Weening beginner off of forehand grip on serve

Discussion in 'Tennis Tips/Instruction' started by yemenmocha, Nov 30, 2009.

  1. yemenmocha

    yemenmocha Professional

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    Any tips on how to help someone adjust to the proper grip for serving? I'm trying to teach a family member and she's hooked on the forehand grip for serving, the whole "waiter" motion, etc.

    I know I learned it at some point but it's one of those things where doing it isn't the same as knowing how to teach it.

    Thanks for advice.:)
     
    #1
  2. Rambler124

    Rambler124 Rookie

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    Teaching a slice serve is a pretty solid start. Get that conti grip and have her hit some slice serves.
     
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  3. SystemicAnomaly

    SystemicAnomaly G.O.A.T.

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    For students who are reluctant to switch to a continental grip, I offer a compromise -- the semi-continental grip -- the base index knuckle is positioned in the corner between bevel #2 and bevel #3 instead of being squarely on bevel #2. With just a little bit of effort, most students are able to adapt to this compromise grip fairly easily.

    I also will have them start the racquet in the "scratch" position (the racquet drop position) rather than having them use a windup of some sort. The forearm should be rotated so that the racquet is not on the "waiter" orientation at the start. The server should start the upward motion of the racquet after the toss (not during the toss) so that they lead with the (little finger) edge of the racquet head. If the student does this correctly they will most likely produce some sort of spin serve (depending on the placement of the toss).

    Once this simplified serve is mastered, I'll have the student graduate to a "trophy pose" serve -- the racquet is started in the trophy position. Try a lot of shadow swinging with this variation to be sure that the student is still performing a decent racquet head drop (for the "scratch" position).
     
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  4. SystemicAnomaly

    SystemicAnomaly G.O.A.T.

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    Note that players that learn to hit decent (spin) serves with the semi-conti grip usually will find that the transition to a full conti grip is not too difficult.
     
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  5. yemenmocha

    yemenmocha Professional

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    thanks for the suggestions!!
     
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  6. paulfreda

    paulfreda Hall of Fame

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    Show the student how to sharply pronate [forearm rotation CCW] as they hit the ball. They will see the ball fly in to the fence to their right.
    Now show them the way to solve that is to rotate the grip around to continental and do the same thing.

    Sharp pronation is really best with an Eastern BH grip so have them aim left to compensate for the Cont grip.

    This has the benefit if teaching how to get good pace in addition to moving to the Cont grip.
     
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  7. Frank Silbermann

    Frank Silbermann Professional

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    Have her practice against a backboard hitting flat forehands with a continental grip. When she can do that, it's easy enough to say, "Now use that grip to hit your serve."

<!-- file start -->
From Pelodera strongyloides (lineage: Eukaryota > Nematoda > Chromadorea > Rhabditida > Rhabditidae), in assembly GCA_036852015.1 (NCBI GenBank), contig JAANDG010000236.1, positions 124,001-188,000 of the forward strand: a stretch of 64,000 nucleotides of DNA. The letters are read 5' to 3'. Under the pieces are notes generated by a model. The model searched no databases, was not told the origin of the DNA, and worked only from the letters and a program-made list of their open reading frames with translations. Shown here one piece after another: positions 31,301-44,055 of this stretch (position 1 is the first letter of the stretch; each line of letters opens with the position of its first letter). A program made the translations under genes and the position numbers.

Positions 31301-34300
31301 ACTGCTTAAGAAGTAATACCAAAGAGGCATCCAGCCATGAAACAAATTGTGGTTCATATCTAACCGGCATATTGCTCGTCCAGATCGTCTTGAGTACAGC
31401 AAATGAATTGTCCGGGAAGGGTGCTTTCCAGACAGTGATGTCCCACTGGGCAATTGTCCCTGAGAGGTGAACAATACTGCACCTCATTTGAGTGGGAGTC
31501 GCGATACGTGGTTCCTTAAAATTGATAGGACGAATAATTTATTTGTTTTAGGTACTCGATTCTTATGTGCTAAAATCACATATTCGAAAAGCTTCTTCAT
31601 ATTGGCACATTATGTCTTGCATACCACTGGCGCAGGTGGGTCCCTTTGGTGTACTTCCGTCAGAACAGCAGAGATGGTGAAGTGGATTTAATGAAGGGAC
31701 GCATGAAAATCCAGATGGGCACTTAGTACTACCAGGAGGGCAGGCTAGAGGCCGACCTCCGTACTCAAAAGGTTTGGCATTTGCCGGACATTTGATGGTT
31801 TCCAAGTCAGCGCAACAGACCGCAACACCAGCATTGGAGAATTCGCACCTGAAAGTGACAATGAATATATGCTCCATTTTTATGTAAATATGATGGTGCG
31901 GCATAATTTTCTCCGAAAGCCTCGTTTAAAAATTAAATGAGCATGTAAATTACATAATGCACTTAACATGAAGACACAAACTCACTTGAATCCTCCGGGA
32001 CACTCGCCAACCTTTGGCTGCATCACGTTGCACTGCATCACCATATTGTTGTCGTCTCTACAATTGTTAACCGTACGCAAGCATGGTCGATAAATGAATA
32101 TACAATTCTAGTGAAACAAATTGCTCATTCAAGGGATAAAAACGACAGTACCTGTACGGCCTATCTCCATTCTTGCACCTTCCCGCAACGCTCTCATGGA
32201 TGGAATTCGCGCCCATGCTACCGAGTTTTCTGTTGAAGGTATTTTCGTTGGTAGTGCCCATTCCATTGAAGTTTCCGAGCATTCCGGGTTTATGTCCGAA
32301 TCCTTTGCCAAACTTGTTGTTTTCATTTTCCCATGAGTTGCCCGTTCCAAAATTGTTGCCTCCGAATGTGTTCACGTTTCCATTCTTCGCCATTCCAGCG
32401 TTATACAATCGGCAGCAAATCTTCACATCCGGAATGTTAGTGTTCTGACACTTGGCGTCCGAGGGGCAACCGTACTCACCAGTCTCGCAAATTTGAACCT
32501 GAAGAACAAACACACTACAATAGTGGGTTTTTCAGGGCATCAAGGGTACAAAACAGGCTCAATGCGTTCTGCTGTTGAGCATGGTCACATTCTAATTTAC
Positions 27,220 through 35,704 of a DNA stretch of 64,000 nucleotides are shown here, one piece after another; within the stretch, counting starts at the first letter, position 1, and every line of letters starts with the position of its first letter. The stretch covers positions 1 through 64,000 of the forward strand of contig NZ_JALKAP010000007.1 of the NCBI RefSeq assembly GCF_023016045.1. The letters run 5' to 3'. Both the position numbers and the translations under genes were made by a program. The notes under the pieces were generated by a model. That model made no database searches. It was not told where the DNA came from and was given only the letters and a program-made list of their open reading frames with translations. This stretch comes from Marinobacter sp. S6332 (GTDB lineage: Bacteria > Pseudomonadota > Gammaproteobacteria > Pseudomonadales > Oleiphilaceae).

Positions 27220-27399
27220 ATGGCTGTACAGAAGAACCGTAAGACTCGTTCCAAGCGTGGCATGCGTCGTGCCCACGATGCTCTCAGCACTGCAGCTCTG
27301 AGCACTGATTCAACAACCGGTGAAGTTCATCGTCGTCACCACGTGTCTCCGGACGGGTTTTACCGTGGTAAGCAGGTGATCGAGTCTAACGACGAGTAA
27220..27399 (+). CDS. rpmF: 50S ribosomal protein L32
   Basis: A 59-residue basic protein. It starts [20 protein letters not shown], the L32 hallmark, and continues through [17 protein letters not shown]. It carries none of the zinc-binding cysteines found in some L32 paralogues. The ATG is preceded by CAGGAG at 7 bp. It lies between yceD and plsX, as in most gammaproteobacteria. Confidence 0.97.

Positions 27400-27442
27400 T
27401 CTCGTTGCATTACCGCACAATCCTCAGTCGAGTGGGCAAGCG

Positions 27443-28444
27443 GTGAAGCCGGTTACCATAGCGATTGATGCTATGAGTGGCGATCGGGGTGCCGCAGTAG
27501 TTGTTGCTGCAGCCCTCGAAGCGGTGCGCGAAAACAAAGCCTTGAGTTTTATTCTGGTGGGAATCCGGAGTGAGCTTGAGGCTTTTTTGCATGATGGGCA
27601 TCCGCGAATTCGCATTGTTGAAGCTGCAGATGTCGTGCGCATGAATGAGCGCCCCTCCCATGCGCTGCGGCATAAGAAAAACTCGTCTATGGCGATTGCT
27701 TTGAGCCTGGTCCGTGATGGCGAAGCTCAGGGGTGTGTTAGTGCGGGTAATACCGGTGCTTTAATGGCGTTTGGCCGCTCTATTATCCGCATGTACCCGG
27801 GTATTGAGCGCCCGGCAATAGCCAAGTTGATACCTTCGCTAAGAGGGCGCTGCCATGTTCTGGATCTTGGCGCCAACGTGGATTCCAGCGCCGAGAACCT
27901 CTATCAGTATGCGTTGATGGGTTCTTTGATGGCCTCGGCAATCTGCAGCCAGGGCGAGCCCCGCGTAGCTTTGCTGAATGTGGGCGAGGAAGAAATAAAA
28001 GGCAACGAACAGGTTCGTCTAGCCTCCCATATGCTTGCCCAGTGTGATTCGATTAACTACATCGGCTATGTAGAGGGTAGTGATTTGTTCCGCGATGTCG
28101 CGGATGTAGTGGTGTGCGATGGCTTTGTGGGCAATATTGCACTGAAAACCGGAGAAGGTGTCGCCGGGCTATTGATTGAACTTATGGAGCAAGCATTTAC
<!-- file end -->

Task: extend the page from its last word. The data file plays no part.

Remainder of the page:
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  8. Cindysphinx

    Cindysphinx G.O.A.T.

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    I can't give any technical tips, but I can give an attitude tip.

    I was a total beginner, and a pro in clinic told me I needed to switch to Continental grip. He explained why -- all this stuff about pronation that made no sense. I still wasn't sold. So he made me a deal. He said he wanted me to go practice with the new grip, and if I didn't like it better in two weeks, he wouldn't raise it with me again.

    I tried to make the change, and I noticed something. I had no directional control at first -- serves flew all over the place. But the cool thing was that there was a lot more action on the ball! It was kind of exciting to throw the ball up and see it do all of this cool stuff mid-flight.

    I figured if I could learn to aim this new serve I would kill people. I would never be strong enough to overpower opponents, but I could sure make them dizzy with it.

    I stuck with it serving out of a hopper, and then I unleashed the thing in a practice match. I hit first and second serve with the new grip, so I'd get used to it faster. My 2.5-3.0 opponents were completely flummoxed. The spin confounded them. And I wasn't really DF-ing any more than anyone else, 'cause no one at my level could serve consistently anyway.

    Maybe if you explain that making this change and taking the time to get used to it will bother opponents all the way up to 4.0 level your student will decide it is worth the effort?

    Cindy -- who loves to hit slice for S&V because opponents are so busy dealing with the spin that they hit a more defensive shot that is easier to volley
     
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  9. Cindysphinx

    Cindysphinx G.O.A.T.

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    Oh, I do have one technical tip.

    Take an ink pen and draw continental grip on her overgrip. After each practice serve, she should check to make sure she didn't migrate out of Continental. It also helps not to have the frustration of trying to find the grip every time. You step up to serve, check your alignment with the ink line, and serve.
     
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